It's been a long, sometimes grueling several months, but the first voting day of the 2016 presidential race is almost upon us: the Iowa caucuses, on Feb. 1. It'll be the first time that any candidate from either party will actually have something concrete staring them back in the face, rather than drawing conclusions from polls, or giving in to starry-eyed optimism. But there's something worth keeping in mind, as the big day grows ever closer ― one subject about the Iowa caucuses that needs to be brought up.
Namely, that while they do provide the first meaningful glimpse of how the field is stacking up, and they can be pivotal moments in the trajectories of eventual party nominees, they don't tell us nearly as much about how the race will eventually turn out as all the outsized coverage might suggest. To put it another way, it's great to win, but it's no guarantee of future success in the near or long term.
Take a look at the Republican side, for starters. Beginning in 1980, out of the six Iowa caucuses held in years in which there was no incumbent Republican president running, they've only picked the eventual nominee twice: George W. Bush in 2000, and Bob Dole in 1996. Obviously, only Bush actually claimed the White House.
The rest of the list is pretty ill-fated ― the last two go-rounds were in 2012 and 2008, going to Rick Santorum and Mike Huckabee respectively. While both men enjoyed unexpected success in those races, it's fair to say that the fondest hopes of caucusing Iowa Republicans those years weren't exactly matching up with reality. It's even harder to grasp nowadays, of course, with both of them relegated to the depths of the GOP undercard debate schedule.
Although, maybe it's just that their real political moments haven't quite arrived yet. As Monika McDermott noted for CBS News, one interesting thing about the Republican Party's track record in the Iowa caucuses is that they've been just as accurate predicting who'll be the nominee eight years into the future as they have been in the here-and-now. In 1980, they picked George H.W. Bush, who ultimately won the nomination and the White House in 1988.
But by then, the winds in Iowa had already changed ― they went with Bob Dole in the 1988 caucuses, who'd ultimately win the nomination, yep, eight years later. At least the caucus-goers didn't repeat the same mistake, however ― they stuck by Dole in 1996. All in all, the record stands at 2-in-7 for eventual nominees, and 1-in-7 for eventual presidents. Also, that one president was George W. Bush, who lost the popular vote.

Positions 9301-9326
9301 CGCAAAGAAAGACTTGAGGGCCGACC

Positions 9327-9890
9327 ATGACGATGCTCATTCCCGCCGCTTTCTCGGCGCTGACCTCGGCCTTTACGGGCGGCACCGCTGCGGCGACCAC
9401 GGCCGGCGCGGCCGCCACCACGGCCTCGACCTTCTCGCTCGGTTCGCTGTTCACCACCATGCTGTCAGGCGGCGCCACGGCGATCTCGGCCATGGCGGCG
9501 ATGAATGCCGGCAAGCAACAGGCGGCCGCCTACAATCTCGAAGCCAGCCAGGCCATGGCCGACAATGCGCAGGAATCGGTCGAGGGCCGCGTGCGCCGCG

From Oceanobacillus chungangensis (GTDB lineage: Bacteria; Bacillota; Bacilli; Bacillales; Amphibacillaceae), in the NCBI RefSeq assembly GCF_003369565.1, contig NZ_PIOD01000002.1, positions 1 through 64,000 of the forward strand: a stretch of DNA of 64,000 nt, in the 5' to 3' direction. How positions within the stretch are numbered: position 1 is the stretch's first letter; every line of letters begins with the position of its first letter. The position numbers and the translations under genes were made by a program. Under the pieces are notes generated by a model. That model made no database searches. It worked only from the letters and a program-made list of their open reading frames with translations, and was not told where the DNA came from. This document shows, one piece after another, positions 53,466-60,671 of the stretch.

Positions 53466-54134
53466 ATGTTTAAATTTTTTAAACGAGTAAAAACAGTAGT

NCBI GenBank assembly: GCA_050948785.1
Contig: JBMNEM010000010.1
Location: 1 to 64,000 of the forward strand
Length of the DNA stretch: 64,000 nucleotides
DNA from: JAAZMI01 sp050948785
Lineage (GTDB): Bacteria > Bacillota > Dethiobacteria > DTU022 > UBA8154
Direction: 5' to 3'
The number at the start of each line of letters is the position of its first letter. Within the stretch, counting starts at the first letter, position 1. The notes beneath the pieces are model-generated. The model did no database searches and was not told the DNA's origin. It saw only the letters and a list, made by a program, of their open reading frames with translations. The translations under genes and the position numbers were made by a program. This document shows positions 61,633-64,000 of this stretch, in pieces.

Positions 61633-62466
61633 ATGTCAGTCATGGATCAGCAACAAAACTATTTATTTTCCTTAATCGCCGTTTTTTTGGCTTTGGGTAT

As for the Democrats, they're doing a hell of a lot better, with things have looking pretty solid in recent decades. In the nine Iowa caucuses, from 1972 on, that occurred without an unopposed Democratic president in the race, six of the top vote-getters have gone to the eventual nominee: Barack Obama in 2008, John Kerry in 2004, Al Gore in 2000, Walter Mondale in 1984, and Jimmy Carter in both 1980 and 1976. (Notably, Carter faced a primary in his 1980 reelection bid from Massachusetts senator Ted Kennedy, while in the 1976 Democratic caucus, the majority of voters were "uncommitted.")
That's a great percentage compared to the Republicans, no doubt, but it still makes it clear enough that things aren't ironclad. Political races can be fluid and unpredictable things, and even candidates with natural, built-in regional advantages can stumble early and surge back into relevance. Perhaps the ultimate example of this is Bill Clinton in 1992, who finished a distant fourth place in Iowa with just 2.8 percent of the vote against Iowa's own senator Tom Harkin, before charging back to a second-place delegate tie in the New Hampshire primary.
Basically, don't get too caught up with obsessing over what Iowa means immediately after it's done. Just because, say, Ted Cruz wins Iowa doesn't mean he's a sure bet to win the nomination, and based on the caucuses' history, there's the distinct possibility he might not. And even if he did, that doesn't mean the GOP has rid itself of its Donald Trump problem, not by a long shot.
And especially for the Democrats, what with the two-horse race (just kidding, Martin O'Malley is still running). Even if Hillary Clinton holds her narrow Iowa lead ― currently at just two points, according to The Des Moines Register ― New Hampshire is Sanders' best stronghold right now. It'll be exciting to see who comes out on top in a couple weeks, no doubt, but try not to draw too many assumptions from it.